Public safety, infrastructure, business incentives prevalent in Millsboro budget

MILLSBORO – The town of Millsboro’s fiscal year 2018-19 operating budget is officially in place, with heavy emphasis on public safety, infrastructure, downtown enhancement, commercial retail enticement and business-friendly incentives.

Town council July 2 unanimously adopted the approximate $8.5 million operating budget.

The town’s spending plan includes substantial funding for infrastructure upgrades, about $1.65 million for public safety/police and approximately $1 million for repaving and two sidewalk projects in the downtown area.

On the capital side, that budget is about $3.25 million, which includes funding for new infrastructure and money budgeted for the police station project.

“There is a lot of good investments in the budget this year: infrastructure investment, especially sewer upgrades,” said Millsboro Town Manager Sheldon Hudson. “We want to start swapping out old mains and pumping stations.”

Packaged in the budget is $50,000 for a one-year contractual agreement with Buxton, a Texas-based analytics firm that town leaders hope will help match the town with prospective new retailers.

Another $50,000 lump sum is budgeted for a sign replacement/improvement program, designed to assist business owners make upgrades. Grant funding – maximum $2,000 per property – may be utilized for improvements such as lighting replacement, outright sign replacement and even demolition to make way for new signage. Grants may also be used for eligible businesses with awning signs, Mr. Hudson said.

“Instead of wagging the code enforcement finger, why not try to find ways to incentivize raising the bar?” said Mr. Hudson. “This is kind of the town’s thinking behind this grant program: Do it in a business-friendly way instead of a punitive way.”

A continuation of the Delaware Department of Transportation’s State Street project, the town’s downtown improvement project will entail sidewalks, street lighting enhancement and decorative pavers. This project is scheduled to begin this fall with improvements on both sides of Main Street from State Street to Church Street. Then next spring, the plan encompasses Sussex Alley to Ellis Street along State Street.

Approximately $500,000 is budgeted for street paving. Sidewalk projects on Main and State streets are another $500,000. “So total, street paving and these two independent sidewalk projects would be right around $1 million,” said Matthew Hall, Millsboro finance officer.

At present, the town is leaning toward a new police headquarters. The current station is located downtown in the 300 block of Main Street between Main and Washington streets.

“Probably, a new police station,” said Mr. Hudson. “We had our consultant look at the property and the building. He seemed to think it would be more cost-effective to go with a completely new structure. So that is the plan I would say at this point.”

“We’re still in the design phase. There is still some back-and-forth between how big, and what features it should have. It’s still being actively re-designed,” said Mr. Hall.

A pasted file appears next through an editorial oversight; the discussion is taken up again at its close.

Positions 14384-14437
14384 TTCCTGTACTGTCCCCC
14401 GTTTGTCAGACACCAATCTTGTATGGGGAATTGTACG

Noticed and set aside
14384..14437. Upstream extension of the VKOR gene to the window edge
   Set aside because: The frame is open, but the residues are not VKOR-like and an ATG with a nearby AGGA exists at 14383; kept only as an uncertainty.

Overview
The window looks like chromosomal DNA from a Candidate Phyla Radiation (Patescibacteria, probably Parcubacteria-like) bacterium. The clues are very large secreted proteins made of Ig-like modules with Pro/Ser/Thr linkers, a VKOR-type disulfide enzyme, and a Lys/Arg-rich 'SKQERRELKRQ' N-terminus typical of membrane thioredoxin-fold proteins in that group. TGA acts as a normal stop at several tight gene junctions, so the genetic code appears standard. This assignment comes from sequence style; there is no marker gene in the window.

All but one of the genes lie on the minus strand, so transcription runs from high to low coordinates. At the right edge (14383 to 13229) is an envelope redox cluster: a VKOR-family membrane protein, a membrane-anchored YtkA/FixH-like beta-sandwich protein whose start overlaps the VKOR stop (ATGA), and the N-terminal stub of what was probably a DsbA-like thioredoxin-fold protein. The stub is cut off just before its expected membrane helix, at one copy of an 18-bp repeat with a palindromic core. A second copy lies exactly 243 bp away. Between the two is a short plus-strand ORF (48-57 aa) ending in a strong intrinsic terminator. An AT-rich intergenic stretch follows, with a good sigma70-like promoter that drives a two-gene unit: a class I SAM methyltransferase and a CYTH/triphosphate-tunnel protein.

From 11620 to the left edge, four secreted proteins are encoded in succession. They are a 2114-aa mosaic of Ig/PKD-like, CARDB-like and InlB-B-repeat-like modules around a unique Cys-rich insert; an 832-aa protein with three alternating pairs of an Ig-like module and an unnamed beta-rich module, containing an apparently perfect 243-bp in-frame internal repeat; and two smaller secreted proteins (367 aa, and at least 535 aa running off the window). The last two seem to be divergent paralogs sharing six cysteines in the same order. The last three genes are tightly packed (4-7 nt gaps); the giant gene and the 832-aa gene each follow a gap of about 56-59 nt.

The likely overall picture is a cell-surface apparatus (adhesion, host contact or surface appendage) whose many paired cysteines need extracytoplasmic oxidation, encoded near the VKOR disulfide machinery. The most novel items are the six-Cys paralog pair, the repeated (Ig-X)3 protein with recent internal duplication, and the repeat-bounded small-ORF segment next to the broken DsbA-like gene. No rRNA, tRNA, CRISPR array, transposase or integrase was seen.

As for infrastructure, Mr. Hall said the big one is on the sewer side. “We have a couple pump stations that are going to be redone or started in this next year,” he said.

Major revenue sources are property taxes and water and sewer, along assorted grants.

The 2018-19 budget is up just over $1.2 million from this past fiscal year’s $7.25 operating budget. Proportionally, that is attributed in large part to Millsboro’s growth. Based on Census data, Millsboro is growing at 10 or more percent a year in population.

This year’s budget increase covers a number of one-time expenses. These include three new police vehicles, two additional public works pick-up trucks, planning and/or construction money for a new water plant, one or more new wells, new police station funding, a new pumping station to replace an aging infrastructure, additional pumping stations, a new water tower, paving improvements for Monroe Street, pavers and lighting on Main Street, sewer line replacement, generators for pumping stations, water tower maintenance, new Christmas decorations, new pole lights and funding for a potential new park.

“So, a lot of the expenses this year are one-time,” Mr. Hudson said.

Despite the budget increase, there is no change in the tax rate. The town’s property tax rate for the third consecutive year will remain at 33 cents per $100 of assessed value. Town of Millsboro property values are based on 2015 assessments.

“We went through the reassessment that brought it up from 1992. This is our third year on the new assessed values,” said Mr. Hall. “It has been at 33 cents for three years, which has been as long as we have been using this new assessed value. Previously, we were at 56 cents (per $100 of assessed value). When we re-evaluated from 1992 in 2015, the majority of assessments went up, so we needed to lower the tax rate to collect the same amount of revenue.”

In addition, town council approved a decrease in the variance application fee. It drops from $1,000 to $700, which would rank Millsboro among the lowest in the county.

“Again, it is another business-friendly step to encourage folks to market their business the way they best see fit,” said Mr. Hudson.

News Editor Glenn Rolfe can be reached at

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